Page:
Stompin at the Graystone Jazz in Detroit: nineteen-seventeen to nineteen-forty by
Lars Bjorn


McKinney's Cotton Pickers
McKinney's Cotton Pickers
One of the highpoints in Detroit's jazz history must have been the Spring of 1927 when you could hear both the McKinney's Cotton Pickers and the Jean Goldkette Orchestra. These two bands were on the forefront of the development of big band jazz in the United States, but in two separate worlds of jazz before World War II: the black and the white. Except for histories of these two bands very little has been written about jazz in Detroit between the two world wars. This essay attempts to fill the gap in our knowledge through the use of interviews with some surviving musicians who heard the large majority of Detroit bands that never had a chance to record their music. Other sources of information for this historical sketch were newspaper articles and the existing literature on the better known bands.  Goldkette Orchestra
Goldkette Orchestra
  Nationally, jazz went through three stylistic time-periods: 1917-1922,1923-1929, and the 1930s(1). I The early period saw the first recording of (white) New Orleans style jazz and the migration of New Orleans bands northward to Chicago. Jazz historians generally agree that jazz-like musical forms were developing in many parts of the country in this period, even though the specific stylistic features of these are less well-known. The early period also marked the beginning of the dissemination of musical influence by radio and records, in addition to traditional or folk modes. The second period involved the creation of a big band jazz, a new and predominantly Northern style. During this period Detroit clearly assumed a central role in the stylistic development of jazz. During the 1930s the new jazz style reached musical maturation; it reached larger segments of the American public than ever before - or after.  
 
 
  1917-1922: Society Bands  
  The dance craze that started around World War I was to the tune of so-called society band music. Society bands had a repertoire of ragtime, light classics, and popular songs within an arranged format that allowed little or no improvisation. Both white and black jazzmen got their early training in big band playing in these society bands(2). The Black society band tradition in Detroit dates back from the Civil War. According to one account, the bands of Theodore Finney, Fred S. Stone and Benjamin Shook "monopolized the city's entertainment and social world to the almost complete exclusion of white performers… up into the 1920s(3)." Shook and Stone took over the Finney band some time after Finney's death in 1899; by the middle of the 1920s Shook was leading and booking several bands of up to twelve pieces playing almost exclusively to white audiences(4). Trumpeter Charles V. Moore and saxophonist Johnny Trafton, who are veterans of Shook's band, remember him as a musician well-versed in almost any musical idiom except the blues(5).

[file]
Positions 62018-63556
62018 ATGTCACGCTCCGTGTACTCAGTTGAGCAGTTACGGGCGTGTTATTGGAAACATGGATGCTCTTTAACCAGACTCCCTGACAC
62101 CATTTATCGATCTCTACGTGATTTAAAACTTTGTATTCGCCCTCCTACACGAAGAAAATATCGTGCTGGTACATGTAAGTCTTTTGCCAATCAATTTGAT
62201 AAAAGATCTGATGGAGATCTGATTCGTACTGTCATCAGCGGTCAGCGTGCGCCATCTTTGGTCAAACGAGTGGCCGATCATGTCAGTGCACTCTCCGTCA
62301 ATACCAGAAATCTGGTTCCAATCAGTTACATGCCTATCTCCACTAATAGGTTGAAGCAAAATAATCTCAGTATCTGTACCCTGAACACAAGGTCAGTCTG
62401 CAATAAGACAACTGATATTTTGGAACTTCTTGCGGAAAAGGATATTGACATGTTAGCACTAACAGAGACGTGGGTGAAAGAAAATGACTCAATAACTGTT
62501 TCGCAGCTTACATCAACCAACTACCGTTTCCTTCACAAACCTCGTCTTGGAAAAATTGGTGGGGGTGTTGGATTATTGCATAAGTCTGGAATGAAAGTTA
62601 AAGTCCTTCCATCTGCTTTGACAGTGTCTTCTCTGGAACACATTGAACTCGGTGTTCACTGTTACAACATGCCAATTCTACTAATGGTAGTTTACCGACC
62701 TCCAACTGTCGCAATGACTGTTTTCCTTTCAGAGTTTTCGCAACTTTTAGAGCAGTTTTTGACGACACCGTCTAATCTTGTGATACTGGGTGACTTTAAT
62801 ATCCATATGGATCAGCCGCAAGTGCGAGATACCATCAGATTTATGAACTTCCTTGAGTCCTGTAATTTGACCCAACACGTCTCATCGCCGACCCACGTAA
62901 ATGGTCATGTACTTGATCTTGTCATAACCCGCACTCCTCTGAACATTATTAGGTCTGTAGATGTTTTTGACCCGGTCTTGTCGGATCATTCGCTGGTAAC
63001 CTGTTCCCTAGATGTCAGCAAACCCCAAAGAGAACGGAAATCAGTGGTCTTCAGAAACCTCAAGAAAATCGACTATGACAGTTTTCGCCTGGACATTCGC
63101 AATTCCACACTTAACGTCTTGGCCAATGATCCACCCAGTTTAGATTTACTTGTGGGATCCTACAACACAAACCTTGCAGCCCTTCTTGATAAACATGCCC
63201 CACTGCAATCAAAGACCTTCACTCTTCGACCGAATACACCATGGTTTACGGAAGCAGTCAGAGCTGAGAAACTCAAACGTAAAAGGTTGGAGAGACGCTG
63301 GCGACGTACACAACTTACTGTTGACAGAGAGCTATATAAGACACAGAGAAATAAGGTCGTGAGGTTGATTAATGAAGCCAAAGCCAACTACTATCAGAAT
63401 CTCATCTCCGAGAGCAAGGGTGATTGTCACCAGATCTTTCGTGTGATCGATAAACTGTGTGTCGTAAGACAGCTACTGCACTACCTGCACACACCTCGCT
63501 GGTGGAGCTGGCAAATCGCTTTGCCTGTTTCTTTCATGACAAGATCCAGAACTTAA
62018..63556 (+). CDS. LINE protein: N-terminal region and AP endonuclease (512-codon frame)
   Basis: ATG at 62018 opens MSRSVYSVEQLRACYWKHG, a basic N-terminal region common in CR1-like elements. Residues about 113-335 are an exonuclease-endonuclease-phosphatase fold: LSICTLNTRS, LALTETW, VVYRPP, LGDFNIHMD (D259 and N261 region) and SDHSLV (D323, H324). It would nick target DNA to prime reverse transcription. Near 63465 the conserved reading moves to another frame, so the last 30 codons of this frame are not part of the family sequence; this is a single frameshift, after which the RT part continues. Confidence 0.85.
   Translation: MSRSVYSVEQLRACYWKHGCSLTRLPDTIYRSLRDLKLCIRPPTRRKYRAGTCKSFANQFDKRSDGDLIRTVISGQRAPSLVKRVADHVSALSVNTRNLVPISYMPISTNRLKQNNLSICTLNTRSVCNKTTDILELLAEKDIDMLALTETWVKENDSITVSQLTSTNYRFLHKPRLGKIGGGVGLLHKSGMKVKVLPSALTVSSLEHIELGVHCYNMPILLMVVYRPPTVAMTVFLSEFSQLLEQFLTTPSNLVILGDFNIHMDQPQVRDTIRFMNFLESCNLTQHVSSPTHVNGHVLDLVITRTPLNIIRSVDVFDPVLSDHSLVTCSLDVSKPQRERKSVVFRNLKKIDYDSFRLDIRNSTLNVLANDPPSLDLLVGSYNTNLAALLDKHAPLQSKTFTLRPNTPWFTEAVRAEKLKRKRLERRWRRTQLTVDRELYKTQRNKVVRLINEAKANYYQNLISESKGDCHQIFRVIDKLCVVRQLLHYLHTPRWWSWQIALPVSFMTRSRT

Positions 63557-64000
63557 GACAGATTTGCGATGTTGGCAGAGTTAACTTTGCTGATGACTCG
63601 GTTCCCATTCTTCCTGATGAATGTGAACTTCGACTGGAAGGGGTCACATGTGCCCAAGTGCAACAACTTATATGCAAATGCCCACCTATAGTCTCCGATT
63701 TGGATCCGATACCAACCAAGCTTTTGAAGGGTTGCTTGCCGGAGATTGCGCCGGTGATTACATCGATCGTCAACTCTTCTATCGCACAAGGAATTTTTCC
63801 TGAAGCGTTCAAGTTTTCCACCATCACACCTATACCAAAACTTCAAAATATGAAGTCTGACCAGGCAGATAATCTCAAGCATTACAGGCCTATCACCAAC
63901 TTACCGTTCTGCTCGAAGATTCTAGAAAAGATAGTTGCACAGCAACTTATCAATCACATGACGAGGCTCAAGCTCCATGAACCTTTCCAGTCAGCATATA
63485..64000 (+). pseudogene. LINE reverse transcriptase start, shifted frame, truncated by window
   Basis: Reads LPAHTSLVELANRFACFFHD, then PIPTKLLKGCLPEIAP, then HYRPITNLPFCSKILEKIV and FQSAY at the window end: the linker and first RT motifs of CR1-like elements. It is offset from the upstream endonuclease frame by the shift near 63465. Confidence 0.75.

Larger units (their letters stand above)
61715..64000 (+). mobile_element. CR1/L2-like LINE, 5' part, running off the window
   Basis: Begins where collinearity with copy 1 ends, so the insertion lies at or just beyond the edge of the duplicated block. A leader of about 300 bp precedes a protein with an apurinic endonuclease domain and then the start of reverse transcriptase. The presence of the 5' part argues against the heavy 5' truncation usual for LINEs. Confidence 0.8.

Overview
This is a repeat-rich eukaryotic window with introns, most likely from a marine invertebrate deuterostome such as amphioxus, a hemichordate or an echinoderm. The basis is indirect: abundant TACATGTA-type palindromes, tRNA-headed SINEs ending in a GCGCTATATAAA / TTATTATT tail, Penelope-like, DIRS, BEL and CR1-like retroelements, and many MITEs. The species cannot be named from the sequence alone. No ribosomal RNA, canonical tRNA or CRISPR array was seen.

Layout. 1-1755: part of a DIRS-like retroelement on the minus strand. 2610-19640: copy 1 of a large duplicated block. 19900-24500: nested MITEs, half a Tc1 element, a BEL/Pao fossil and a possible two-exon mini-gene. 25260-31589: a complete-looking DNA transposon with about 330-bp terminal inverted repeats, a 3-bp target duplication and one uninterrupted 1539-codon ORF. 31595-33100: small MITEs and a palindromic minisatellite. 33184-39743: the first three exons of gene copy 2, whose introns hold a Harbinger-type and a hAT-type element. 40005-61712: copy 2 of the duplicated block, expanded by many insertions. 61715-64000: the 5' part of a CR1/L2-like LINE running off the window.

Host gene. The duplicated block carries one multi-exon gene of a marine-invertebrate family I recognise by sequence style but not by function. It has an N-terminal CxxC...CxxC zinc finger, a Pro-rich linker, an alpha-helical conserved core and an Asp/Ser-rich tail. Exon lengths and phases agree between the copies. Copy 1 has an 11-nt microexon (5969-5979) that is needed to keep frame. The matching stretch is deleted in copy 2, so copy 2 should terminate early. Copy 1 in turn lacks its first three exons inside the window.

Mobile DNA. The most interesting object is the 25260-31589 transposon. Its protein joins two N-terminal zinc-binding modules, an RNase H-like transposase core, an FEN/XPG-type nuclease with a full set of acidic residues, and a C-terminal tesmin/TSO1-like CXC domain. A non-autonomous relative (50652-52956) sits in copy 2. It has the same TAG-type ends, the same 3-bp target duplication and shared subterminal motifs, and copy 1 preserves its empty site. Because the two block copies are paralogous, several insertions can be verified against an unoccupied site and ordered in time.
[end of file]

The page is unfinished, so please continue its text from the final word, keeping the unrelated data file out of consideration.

The most well-known Detroit band of the years during and after World War I was undoubtedly that of Leroy Smith. Born in 1888 in Romeo, Michigan, Smith's career was clearly within the society band tradition. His father was a trumpeter with the Finney band and in later years Smith praised his father's decision to put him under the supervision of one of the best private violin teachers in Detroit. In Smith's view, the well-schooled Detroit musicians of the 1910s compared favorably with those of the 1930s who "only had swing on their mind(6)." Critics and scholars who have analyzed Smith's recordings made in New York City between 1921 and 1928 have found that these reflect his attitudes toward music. These recordings emphasized full orchestrations at the expense of improvisation by some of his younger and more jazz-oriented players(7).  
  Starting in 1914 Smith led a 16-piece band at the Pier Ballroom, which was billed as a "ballroom of refinement" and catered to white audiences of relatively high social standing(8). After Smith moved to New York City in 1921, he began a long residency at the fashionable Connie's Inn.  
  Among white society bands, the most important to jazz historians was probably the one led by Paul Specht. Specht came to Detroit in the late teens and his band at the Addison Hotel included musicians who recorded some early jazz sides in 1922 and 1923 under the name of The Georgians(9). After a British tour Specht settled permanently in New York in the mid-1920s(10). There were other white society dance bands that played at downtown hotels and restaurants, but these bands did not include any know jazz pioneers ("hot" players)(11).  
  Up to 1922, the society band tradition dominated both black and white dance bands. However, there is some scant information that more jazz-oriented Black bands also played in the city at this time. Given the considerable amount of scholarly attention given to the migration of New Orleans musicians northward, it seems probable that few, if any, of these musicians came to Detroit to play for long periods of time(12). Again, not an unexpected occurrence; only a small percentage of Black migrants to Detroit came from Louisiana. One of the few documented jazz bands in Detroit during this period came from a more common source of migrants - Kentucky. Between 1919 and 1920 pianist Hank Duncan led his Kentucky Jazz Band, including future star trombonist Jimmy Harrison, at the Hotel Ellwood. Harrison was born in Kentucky at the turn of the century and moved to Detroit with his family at an early age. About 1916 Harrison started playing locally with unnamed bands. He was soon joined by drummer George Robinson, another member of the Duncan band(13). When the band broke up, Harrison moved to Toledo, but Robinson remained in the city and later became a member of the Earl Walton band. Black Detroit vaudeville theaters were a common training ground for emerging jazz stylists, but unfortunately little is known about the musicians who played in them.